What Should I Know Before Donating Online? | Attorney General - State of Colorado

What Should I Know Before Donating Online?

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With more and more access to the internet, the advent of social media, the explosion of crowd funding internet sites, and the ability to easily donate to a cause by simply by clicking a button or sending a basic text message, it has become even easier than ever to donate to charitable organizations and specific causes.

Before donating, consumers should take the extra steps to thoroughly research any organization they are considering well in advance of providing donations.  If not, the donations may not be finding the right pockets.
 

Tips For Online Donating:

  • If you receive an email or text message asking for a donation, confirm that the request is from the charity, and not an imposter, by contacting the charity or visiting its website.
     
  • Check out the charity before you give to learn more about it through reputable sites such as the Colorado Secretary of State’s Office, IRS Select Check, the Better Business Bureau’s Wise Giving Alliance, or Charity Navigator.

  • Be cautious of “look-alike” websites. These fraudulent websites will often ask for personal financial information or may download harmful malware into your computer.
     
  • Watch out for charities with names that sound similar to well-known organizations. Sometimes these sound-alike names are simply intended to confuse donors.
     
  • Don’t assume that charity recommendations on Facebook, blogs, or other social media have already been vetted. Research the charity yourself.
     
  • Find out what percentage of your donation will go to the charity and whether you will be charged any fees for making a donation through the fundraising platform website.
     
  • Find out what the website will do (if anything) with your personal information; be wary of websites that do not provide a privacy policy.
     
  • Be cautious when considering giving to newly formed charities since they won’t have a track record that you can take into consideration.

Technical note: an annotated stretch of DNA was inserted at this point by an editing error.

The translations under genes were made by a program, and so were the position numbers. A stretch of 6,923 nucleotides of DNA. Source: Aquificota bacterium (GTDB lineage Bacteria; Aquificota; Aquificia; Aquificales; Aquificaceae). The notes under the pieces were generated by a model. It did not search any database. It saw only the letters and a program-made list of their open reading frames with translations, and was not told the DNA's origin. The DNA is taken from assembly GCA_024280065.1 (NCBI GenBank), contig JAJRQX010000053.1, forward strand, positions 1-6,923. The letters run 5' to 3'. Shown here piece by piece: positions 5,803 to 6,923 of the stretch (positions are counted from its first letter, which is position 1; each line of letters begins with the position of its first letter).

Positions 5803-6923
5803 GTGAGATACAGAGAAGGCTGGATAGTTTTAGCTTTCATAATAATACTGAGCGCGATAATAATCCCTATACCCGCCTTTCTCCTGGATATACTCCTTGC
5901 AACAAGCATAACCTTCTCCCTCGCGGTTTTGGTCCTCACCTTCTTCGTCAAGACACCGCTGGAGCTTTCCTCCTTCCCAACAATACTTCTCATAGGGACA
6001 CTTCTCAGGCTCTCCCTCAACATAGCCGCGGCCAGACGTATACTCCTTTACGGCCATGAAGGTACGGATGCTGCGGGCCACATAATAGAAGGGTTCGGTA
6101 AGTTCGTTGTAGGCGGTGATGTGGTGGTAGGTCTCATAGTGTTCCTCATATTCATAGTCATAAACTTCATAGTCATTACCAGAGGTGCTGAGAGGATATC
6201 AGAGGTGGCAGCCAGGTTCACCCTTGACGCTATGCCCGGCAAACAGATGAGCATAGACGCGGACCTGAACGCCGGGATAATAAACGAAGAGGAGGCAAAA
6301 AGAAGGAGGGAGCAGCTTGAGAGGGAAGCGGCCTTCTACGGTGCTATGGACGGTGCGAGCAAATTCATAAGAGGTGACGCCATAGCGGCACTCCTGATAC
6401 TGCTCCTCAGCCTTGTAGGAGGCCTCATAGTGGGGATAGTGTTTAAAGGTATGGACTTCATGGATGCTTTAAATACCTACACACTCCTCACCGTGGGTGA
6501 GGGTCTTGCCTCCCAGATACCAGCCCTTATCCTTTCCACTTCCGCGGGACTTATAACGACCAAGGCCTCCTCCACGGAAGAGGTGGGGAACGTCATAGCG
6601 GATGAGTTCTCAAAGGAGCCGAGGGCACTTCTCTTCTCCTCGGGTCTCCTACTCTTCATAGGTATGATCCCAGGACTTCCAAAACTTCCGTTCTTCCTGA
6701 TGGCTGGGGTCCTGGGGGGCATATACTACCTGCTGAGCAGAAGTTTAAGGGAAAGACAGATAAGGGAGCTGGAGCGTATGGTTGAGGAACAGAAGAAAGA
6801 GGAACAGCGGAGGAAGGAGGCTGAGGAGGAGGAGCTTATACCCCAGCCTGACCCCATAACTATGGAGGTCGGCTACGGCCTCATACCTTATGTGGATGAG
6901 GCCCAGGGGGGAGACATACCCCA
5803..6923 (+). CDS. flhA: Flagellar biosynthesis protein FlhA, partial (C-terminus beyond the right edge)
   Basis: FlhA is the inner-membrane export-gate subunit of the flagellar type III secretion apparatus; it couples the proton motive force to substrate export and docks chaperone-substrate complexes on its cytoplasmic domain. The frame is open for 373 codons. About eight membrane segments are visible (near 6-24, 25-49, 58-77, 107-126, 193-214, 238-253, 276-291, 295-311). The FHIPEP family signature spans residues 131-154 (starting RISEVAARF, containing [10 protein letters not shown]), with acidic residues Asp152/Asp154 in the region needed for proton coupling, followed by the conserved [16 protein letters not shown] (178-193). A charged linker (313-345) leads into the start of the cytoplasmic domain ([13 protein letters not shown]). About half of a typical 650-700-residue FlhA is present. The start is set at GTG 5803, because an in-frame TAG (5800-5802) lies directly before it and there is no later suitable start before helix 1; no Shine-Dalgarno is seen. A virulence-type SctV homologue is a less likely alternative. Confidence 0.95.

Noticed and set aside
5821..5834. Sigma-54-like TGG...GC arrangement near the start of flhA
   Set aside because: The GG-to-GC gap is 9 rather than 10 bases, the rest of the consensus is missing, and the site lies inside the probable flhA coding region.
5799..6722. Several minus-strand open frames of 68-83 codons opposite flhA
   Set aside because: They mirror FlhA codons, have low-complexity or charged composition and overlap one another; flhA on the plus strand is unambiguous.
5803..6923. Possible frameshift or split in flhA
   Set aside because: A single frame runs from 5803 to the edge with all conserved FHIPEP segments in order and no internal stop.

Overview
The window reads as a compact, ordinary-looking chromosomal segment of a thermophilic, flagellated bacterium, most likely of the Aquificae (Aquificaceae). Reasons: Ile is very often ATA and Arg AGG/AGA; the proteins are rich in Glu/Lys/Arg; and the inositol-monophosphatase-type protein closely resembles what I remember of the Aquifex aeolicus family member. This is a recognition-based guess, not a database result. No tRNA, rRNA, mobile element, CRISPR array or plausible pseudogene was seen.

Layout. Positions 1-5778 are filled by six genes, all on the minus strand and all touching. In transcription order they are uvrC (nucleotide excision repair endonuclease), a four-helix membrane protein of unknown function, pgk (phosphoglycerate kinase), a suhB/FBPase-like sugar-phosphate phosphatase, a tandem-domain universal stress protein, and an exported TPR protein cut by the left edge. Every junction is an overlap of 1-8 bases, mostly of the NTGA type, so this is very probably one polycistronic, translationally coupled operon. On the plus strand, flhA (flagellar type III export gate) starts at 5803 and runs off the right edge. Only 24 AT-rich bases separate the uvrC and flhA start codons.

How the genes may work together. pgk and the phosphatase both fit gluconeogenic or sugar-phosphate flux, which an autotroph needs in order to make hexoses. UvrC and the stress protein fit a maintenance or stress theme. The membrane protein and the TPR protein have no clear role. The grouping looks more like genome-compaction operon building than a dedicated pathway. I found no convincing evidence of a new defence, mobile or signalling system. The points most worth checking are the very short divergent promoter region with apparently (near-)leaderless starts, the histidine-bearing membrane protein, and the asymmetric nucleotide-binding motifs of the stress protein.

• Be extra vigilant when donating online in the wake of natural disasters or national tragedies.
     
  • Some charities are formed shortly thereafter and may have the best of intentions; however, an existing charity is more likely to have the sound management and experience to quickly respond to these situations, and it will have a track record which you can review.
     
  • Don't be swayed by strong emotional appeals -- take some time to examine the charity's claims and to consider alternatives.
     
  • Don't be pressured to make an immediate decision – Be suspicious if the solicitor insists upon an immediate donation or offers to send a courier to pick up your contribution. Take time to check any charity before giving.
     
  • If a solicitor calls you: Ask for their registration number and the registration number of the charity they are representing. This will help you investigate the charity with the Secretary of State.
     
  • Ask every solicitor: "How much of my donation will actually go to the charitable organization?" If you think the amount is too low, tell them "No thank you."
     
  • Ask every solicitor and charity: "Is my contribution tax deductible?" Charities must indicate their tax-exempt status in their registration statements. Tax exempt does not necessarily mean that contributions are tax deductible.

For Information regarding this article and additional resources please visit the National Association of State Charity Officials.  If you believe you have been victimized by a charity scam or if you wish to report suspicious activity, please file a report here.   

Other Links

Donating because of a disaster? 

Want to Learn More?

  • Visit the Fraud Center for additional information on ways to protect yourself. 

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